New markets. Diverse revenue streams. High returns on reinvestment. Revitalized product development. “Going global” is a strategic maneuver opening the next chapter for many organizations seizing the moment to expand their global footprint.
However, when setting the stage for a successful international expansion, businesses should remember growth is a marathon, not a sprint. International expansion strategies are multilevel strategic plans that businesses use to enter an overseas market, establish a growing presence, and become quickly profitable. When composed properly, these plans make growth more structured and sustainable.
Below are some of the tips, practices and attitudes that help ensure short- and long-term success for international planning.
Let your local team audit—and adapt. Copying and pasting domestic processes onto international ones and expecting identical results almost never works. Hire a high-quality local team member or two, tell them what you’re doing in the U.S., and let them adapt it for local markets to prevent “one-size-fits-all” expansion woes.
Strike while it’s hot—but keep your reputation strong. As the saying goes, your reputation precedes you. A solid domestic foundation is the cornerstone of new initiatives and new efforts. Overseas markets will still have access to your core market impressions, your PR initiatives and the way your customers generally perceive how you conduct business. Your company carries a reputation with it wherever it goes. Make sure it’s a positive one.
Just do it. First-movers are businesses with products or services that are the first of their kind in a new market. While the best foreign expansion strategies are adaptive and thoughtful—requiring nuance, commitment, detailed resource planning and buy-in from cross-departmental executives and stakeholders— there’s a point where you just need to take the leap and trust the local experts you hire. They’ll know the local market better than you ever could.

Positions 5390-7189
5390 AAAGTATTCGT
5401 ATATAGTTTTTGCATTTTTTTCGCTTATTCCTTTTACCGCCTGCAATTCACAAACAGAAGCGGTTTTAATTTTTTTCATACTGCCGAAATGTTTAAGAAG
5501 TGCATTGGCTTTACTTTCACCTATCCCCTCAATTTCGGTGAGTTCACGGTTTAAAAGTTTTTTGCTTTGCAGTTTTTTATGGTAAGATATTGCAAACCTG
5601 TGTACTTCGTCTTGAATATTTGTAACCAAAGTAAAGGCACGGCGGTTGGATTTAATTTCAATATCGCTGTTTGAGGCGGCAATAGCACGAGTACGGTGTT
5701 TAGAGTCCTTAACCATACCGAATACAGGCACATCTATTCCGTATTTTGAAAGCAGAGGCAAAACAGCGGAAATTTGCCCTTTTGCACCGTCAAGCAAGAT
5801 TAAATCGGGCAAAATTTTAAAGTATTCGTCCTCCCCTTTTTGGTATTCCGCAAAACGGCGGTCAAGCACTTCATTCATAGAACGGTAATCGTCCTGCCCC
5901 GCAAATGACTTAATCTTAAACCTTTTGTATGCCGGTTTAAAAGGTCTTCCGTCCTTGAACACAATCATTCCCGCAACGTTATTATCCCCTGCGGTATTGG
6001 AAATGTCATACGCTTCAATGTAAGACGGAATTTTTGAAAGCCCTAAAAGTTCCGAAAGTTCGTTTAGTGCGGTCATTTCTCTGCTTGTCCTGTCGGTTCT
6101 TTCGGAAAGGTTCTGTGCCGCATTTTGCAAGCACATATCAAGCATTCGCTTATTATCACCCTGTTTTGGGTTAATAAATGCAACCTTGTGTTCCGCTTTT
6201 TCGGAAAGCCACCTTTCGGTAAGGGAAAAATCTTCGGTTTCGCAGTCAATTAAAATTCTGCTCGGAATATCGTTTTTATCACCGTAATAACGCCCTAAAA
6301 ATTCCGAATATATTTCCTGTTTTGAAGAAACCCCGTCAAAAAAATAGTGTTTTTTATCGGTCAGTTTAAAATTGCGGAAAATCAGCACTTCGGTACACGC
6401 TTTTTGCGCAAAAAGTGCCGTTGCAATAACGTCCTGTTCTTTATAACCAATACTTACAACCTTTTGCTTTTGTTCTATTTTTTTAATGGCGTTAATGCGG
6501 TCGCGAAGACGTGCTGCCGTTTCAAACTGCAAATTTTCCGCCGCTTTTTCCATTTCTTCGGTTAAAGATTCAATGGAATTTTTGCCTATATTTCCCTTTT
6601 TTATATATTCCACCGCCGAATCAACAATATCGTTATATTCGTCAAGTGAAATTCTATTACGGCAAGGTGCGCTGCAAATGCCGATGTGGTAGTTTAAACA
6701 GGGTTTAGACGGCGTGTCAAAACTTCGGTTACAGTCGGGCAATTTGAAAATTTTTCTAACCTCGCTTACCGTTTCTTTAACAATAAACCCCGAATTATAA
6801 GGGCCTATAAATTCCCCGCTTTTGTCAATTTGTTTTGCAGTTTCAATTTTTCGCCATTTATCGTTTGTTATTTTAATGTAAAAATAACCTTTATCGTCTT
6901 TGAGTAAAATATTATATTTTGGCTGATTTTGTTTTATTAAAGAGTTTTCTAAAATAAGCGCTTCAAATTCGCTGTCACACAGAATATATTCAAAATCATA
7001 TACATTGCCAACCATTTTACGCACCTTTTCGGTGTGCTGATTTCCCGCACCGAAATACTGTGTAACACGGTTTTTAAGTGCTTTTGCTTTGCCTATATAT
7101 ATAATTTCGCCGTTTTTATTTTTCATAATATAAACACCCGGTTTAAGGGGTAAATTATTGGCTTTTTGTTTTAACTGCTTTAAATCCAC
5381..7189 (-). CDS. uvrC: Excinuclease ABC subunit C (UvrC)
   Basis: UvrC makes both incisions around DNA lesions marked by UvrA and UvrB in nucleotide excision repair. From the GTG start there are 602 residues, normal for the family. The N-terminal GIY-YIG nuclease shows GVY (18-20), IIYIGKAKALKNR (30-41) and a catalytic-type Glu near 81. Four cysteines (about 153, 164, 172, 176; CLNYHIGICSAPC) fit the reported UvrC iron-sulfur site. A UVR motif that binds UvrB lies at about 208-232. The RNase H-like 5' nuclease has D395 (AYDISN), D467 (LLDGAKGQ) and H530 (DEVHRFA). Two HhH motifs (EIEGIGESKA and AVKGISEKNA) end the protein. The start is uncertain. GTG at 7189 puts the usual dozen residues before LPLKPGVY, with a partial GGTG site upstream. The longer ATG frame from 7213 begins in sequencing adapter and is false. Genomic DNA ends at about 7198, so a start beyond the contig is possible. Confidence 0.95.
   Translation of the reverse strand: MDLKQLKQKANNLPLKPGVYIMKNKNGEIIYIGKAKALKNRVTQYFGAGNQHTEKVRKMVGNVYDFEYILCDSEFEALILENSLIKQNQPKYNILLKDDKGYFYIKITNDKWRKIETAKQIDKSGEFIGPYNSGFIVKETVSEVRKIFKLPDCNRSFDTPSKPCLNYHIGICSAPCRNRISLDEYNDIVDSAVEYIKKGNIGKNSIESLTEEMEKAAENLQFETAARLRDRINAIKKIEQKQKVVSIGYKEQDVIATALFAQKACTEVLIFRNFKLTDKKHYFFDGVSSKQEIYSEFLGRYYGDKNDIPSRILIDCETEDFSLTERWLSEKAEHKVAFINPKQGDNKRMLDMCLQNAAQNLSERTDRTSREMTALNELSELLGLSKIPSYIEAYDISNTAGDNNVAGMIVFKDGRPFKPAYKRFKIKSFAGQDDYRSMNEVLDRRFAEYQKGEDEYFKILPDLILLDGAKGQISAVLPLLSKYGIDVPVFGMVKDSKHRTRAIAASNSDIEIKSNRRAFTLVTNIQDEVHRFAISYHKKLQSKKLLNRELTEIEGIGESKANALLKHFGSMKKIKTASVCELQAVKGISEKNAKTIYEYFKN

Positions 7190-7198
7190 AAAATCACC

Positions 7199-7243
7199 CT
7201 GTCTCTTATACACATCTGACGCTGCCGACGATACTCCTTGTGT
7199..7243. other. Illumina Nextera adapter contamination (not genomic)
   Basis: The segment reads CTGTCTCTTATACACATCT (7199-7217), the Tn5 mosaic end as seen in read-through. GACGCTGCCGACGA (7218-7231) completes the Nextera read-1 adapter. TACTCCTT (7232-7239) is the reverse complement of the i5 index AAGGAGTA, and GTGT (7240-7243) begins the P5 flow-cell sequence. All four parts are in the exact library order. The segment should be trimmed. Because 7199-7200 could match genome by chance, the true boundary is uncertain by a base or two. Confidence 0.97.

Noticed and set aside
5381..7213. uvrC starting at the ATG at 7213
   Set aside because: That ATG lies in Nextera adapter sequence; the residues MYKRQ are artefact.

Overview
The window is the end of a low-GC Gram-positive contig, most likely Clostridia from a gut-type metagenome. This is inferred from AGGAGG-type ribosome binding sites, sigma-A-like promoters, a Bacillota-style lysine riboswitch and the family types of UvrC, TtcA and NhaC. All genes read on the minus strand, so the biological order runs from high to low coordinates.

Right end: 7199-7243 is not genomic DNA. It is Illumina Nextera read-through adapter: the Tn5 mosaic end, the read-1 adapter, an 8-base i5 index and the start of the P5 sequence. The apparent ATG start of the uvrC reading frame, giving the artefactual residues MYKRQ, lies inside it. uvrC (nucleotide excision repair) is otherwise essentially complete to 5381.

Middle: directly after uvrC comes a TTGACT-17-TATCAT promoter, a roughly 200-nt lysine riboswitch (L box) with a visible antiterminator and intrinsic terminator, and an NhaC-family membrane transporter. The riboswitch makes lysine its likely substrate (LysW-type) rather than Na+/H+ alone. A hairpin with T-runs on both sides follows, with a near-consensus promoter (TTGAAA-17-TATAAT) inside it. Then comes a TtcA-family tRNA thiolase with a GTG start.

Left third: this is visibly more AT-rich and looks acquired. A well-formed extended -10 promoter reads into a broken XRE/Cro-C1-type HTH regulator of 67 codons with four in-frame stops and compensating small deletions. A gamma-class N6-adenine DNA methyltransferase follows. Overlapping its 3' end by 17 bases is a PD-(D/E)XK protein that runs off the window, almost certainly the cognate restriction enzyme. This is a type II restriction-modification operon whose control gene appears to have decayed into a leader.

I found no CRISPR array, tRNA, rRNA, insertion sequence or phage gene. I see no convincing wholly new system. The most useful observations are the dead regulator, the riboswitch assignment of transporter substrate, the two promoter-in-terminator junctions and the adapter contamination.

Match your business model with your mode of entry. Business models are not monolithic. Processes that flow smoothly in your home country won’t necessarily translate into another. All this means an international expansion strategy must include an adapted business model that does two things simultaneously.
For one, it should align with a foreign market’s projected value (i.e., why you chose to expand there). These reasons could include cost-effective production, an expanded customer base, refreshing a product’s lifecycle or even for the new market’s tax incentives, to name a few.
The adapted business model should also align with that new foreign market’s actual culture and practices: A business model with these objectives is a business model that’ll work across international expansion.
Having a plan with these objectives in mind will prepare you for a successful international expansion.
Nicole Sahin is CEO and founder of Globalization Partners, where it is her mission to make it fast and easy for companies to hire anyone, anywhere in the world. Globalization Partners simplifies global business by enabling companies to quickly expand into new countries without setting up branch offices or subsidiaries. Companies find the talent, and Globalization Partners puts that team member on its locally compliant payroll.